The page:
In reading this book I hope you will come to agree with me that climate change deserves our curiosity as well as our concern. It’s hard to solve a problem if we aren’t even interested in it. Fortunately, this is a crisis that happens to be deeply and profoundly fascinating, affecting the biology of the world around us in ways worth thinking about every day. I am writing these words, for instance, on a fine spring afternoon, with my office door flung wide open to the buzzing of insects in the orchard and the trill of warblers newly arrived from points south. Rising global temperatures touch every aspect of this scene, from the pace of pollination and migration to the fact that my door is open and that I’m comfortable wearing a short-sleeved shirt. Understanding biological responses to climate change can help us find our place within it, and it’s my hope that the stories in this book will inspire as well as inform. Simply put, if bush crickets, bumblebees, and butterflies can learn to modify their behaviors, then it stands to reason that we can too. Plants and animals have a great deal to tell us about the nature of what comes next, because for many of them, and also for many of us, that world is already here.


Nothing Stays the Same

All change in habits of life and of thought is irksome.

—Thorstein Veblen

The Theory of the Leisure Class (1899)

I heard them before I saw them, screeching and croaking from somewhere overhead like a pair of deranged roosters. The noise went on and on, and it struck me as preposterous that any sane person would want to keep one of these birds inside their house. Yet demand for the pet trade had helped transform the great green macaw from a commonplace species into an endangered species. I’d spent three years studying their main food source in what was once prime habitat, but to actually spot a macaw required two days of backcountry travel by bus, river launch, and finally, a motorized canoe. So when two birds suddenly launched themselves from a treetop and soared out over the river, I felt the thrill of a moment long anticipated, and I also knew immediately what made pet fanciers so willing to overlook all that racket and clamor. Even from a distance, the macaws’ brilliant green plumage shone in the sunlight, rippling with accents of crimson, chestnut, and bronze, and framed by wide blue wings, as if every color within view, from sky to river to rainforest, had been distilled and brought to life in feathers.

I watched with satisfaction as the birds crossed from the Nicaraguan to the Costa Rican side of the river and disappeared over a row of low hills. It seemed fitting to close out my research in Central America by glimpsing evidence of the avian resettlement it was designed to encourage. Though I hadn’t studied macaws directly, my work showed that almendro trees—whose almond-like nuts the birds rely upon—could persist and reproduce in patches of forest indefinitely, connected to one another over long distances by the busy pollination efforts of bees. That finding helped justify a new law protecting almendros throughout the lowlands of eastern Costa Rica, where cattle ranching and fruit production had left the rainforest divided by pastures, roads, and cropland. People hoped that if the right kind of trees remained, the macaws might return, repopulating old haunts from their stronghold to the north, in the large Nicaraguan nature reserve that I’d traveled so far to visit. As it turned out, that process was already well under way. In the years ahead, hundreds of birds would set off on the same flight I’d witnessed, crossing the San Juan River and heading south to once again make great green macaws a regular sight (and sound) in parts of Costa Rica. It was briefly held up as a conservation success story—the returning birds not only found food in almendros, they also nested and raised chicks in hollows within the trees’ massive trunks. But scientists soon realized that the fate of the macaws and their favorite tree was an even better example of something entirely different, and far more consequential.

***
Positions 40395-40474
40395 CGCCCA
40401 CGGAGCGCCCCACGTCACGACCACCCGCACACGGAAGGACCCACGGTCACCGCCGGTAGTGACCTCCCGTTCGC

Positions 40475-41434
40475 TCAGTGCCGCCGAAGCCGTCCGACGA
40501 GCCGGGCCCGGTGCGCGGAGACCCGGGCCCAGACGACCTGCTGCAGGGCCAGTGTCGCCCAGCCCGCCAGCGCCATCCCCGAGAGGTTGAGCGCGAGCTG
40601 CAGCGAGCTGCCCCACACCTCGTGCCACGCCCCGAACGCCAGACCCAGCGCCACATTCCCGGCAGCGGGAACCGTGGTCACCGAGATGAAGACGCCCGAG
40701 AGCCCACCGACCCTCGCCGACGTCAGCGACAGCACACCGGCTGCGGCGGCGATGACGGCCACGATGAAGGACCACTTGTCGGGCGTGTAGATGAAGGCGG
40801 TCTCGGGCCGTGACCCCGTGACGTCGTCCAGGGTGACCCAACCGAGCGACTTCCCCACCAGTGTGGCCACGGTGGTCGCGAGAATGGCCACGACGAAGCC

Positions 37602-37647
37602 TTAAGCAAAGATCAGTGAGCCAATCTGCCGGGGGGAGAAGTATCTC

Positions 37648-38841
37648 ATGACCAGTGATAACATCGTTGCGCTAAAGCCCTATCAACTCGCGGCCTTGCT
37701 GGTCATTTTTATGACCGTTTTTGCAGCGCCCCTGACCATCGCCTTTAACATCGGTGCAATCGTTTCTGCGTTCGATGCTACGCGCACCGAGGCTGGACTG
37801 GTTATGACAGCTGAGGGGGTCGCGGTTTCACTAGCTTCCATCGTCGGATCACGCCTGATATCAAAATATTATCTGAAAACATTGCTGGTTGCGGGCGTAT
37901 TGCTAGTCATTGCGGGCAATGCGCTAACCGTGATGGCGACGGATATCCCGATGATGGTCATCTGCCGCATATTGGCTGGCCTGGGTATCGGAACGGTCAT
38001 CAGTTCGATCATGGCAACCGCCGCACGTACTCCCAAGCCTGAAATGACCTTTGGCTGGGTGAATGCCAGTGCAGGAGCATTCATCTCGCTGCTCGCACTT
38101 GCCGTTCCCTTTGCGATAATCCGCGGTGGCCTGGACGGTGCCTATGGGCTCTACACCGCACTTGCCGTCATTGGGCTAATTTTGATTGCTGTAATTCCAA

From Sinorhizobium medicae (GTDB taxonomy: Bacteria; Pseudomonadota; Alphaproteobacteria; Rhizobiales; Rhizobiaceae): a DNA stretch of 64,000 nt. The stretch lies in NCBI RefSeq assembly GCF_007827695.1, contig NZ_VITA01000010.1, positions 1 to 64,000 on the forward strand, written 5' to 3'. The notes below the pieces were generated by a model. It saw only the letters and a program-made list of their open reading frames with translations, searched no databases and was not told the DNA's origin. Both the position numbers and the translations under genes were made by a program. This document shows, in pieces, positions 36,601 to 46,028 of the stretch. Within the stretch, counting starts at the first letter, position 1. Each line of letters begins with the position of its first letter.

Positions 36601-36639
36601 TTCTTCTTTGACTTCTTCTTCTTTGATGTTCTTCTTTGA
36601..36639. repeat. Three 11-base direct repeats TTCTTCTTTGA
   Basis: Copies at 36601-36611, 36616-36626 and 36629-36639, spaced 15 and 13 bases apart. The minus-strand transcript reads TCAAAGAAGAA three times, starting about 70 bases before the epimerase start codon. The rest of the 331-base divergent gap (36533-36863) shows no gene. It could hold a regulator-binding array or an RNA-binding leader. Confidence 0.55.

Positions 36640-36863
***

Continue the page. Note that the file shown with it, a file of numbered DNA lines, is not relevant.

Looking back, I see now that the phrase “climate change” did not make a single appearance in the many proposals, reports, and peer-reviewed papers associated with my almendro research. At the time, it didn’t seem relevant to such a specific and local biological study. But I did receive one suggestive hint along the way, delivered in an offhand comment from another scientist working out of the same field station. Her data showed how almendro trees responded to hot weather by increasing their rate of respiration, the process plants use to get oxygen to their cells. In a sense, the trees were panting. This and other signs of stress didn’t bode well in a warming world, and when climate modelers later began making predictions about Central America, it was clear that almendros were in a tight spot. “The trees you studied will be gone by the end of the century,” one expert told me, explaining how the species’ survival depended on shifting its range upward in elevation to find the temperatures it preferred. Suddenly, the most important result of my work was something I’d published almost as an afterthought—the fact that large fruit bats could disperse almendro seeds in leaps of a half mile (eight hundred meters) or more. Would that be far enough and fast enough to beat the heat? Would the bats be moving in the right direction? Could almendros even establish themselves in higher forests already crowded with trees? And what did all this mean for the macaws, who were expected to simply fly north to cooler climes, unconstrained by the slow pace of seed dispersal? Instead of a tidy relationship between parrots and trees, the macaw-almendro story has become yet another case study in uncertainty, symbolic of a planet in flux.